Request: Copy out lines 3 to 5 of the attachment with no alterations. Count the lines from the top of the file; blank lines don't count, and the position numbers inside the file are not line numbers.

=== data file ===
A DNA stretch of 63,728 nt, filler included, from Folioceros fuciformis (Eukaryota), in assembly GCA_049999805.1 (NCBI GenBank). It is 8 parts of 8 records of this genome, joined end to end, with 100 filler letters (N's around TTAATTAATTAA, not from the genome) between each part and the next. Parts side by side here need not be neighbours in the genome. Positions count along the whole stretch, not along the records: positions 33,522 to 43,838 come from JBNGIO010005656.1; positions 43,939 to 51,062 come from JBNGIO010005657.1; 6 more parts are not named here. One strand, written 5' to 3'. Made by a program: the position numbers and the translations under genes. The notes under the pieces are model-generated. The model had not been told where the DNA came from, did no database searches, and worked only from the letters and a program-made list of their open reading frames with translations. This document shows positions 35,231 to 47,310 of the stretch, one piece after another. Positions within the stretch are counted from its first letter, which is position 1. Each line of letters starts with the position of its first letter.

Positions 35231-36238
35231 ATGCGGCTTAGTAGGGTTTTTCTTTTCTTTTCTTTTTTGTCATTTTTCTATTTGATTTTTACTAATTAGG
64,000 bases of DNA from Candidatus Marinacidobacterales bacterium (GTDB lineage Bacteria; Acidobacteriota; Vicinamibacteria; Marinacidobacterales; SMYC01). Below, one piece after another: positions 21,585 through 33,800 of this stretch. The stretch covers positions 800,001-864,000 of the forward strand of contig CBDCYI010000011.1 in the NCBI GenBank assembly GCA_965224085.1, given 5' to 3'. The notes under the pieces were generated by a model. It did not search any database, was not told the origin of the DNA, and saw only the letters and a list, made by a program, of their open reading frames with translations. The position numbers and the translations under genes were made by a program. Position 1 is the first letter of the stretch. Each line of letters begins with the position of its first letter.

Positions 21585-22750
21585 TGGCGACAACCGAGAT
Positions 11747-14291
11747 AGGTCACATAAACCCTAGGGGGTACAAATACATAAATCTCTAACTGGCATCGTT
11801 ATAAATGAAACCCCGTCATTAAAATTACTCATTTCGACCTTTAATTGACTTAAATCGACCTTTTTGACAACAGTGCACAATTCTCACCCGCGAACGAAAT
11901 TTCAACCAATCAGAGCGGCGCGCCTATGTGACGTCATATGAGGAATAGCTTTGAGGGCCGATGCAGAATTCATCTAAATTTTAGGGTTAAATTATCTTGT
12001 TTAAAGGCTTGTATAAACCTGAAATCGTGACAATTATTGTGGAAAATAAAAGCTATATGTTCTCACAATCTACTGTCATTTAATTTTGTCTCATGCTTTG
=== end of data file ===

35231 ATGCGGCTTAGTAGGGTTTTTCTTTTCTTTTCTTTTTTGTCATTTTTCTATTTGATTTTTACTAATTAGG
64,000 bases of DNA from Candidatus Marinacidobacterales bacterium (GTDB lineage Bacteria; Acidobacteriota; Vicinamibacteria; Marinacidobacterales; SMYC01). Below, one piece after another: positions 21,585 through 33,800 of this stretch. The stretch covers positions 800,001-864,000 of the forward strand of contig CBDCYI010000011.1 in the NCBI GenBank assembly GCA_965224085.1, given 5' to 3'. The notes under the pieces were generated by a model. It did not search any database, was not told the origin of the DNA, and saw only the letters and a list, made by a program, of their open reading frames with translations. The position numbers and the translations under genes were made by a program. Position 1 is the first letter of the stretch. Each line of letters begins with the position of its first letter.

Positions 21585-22750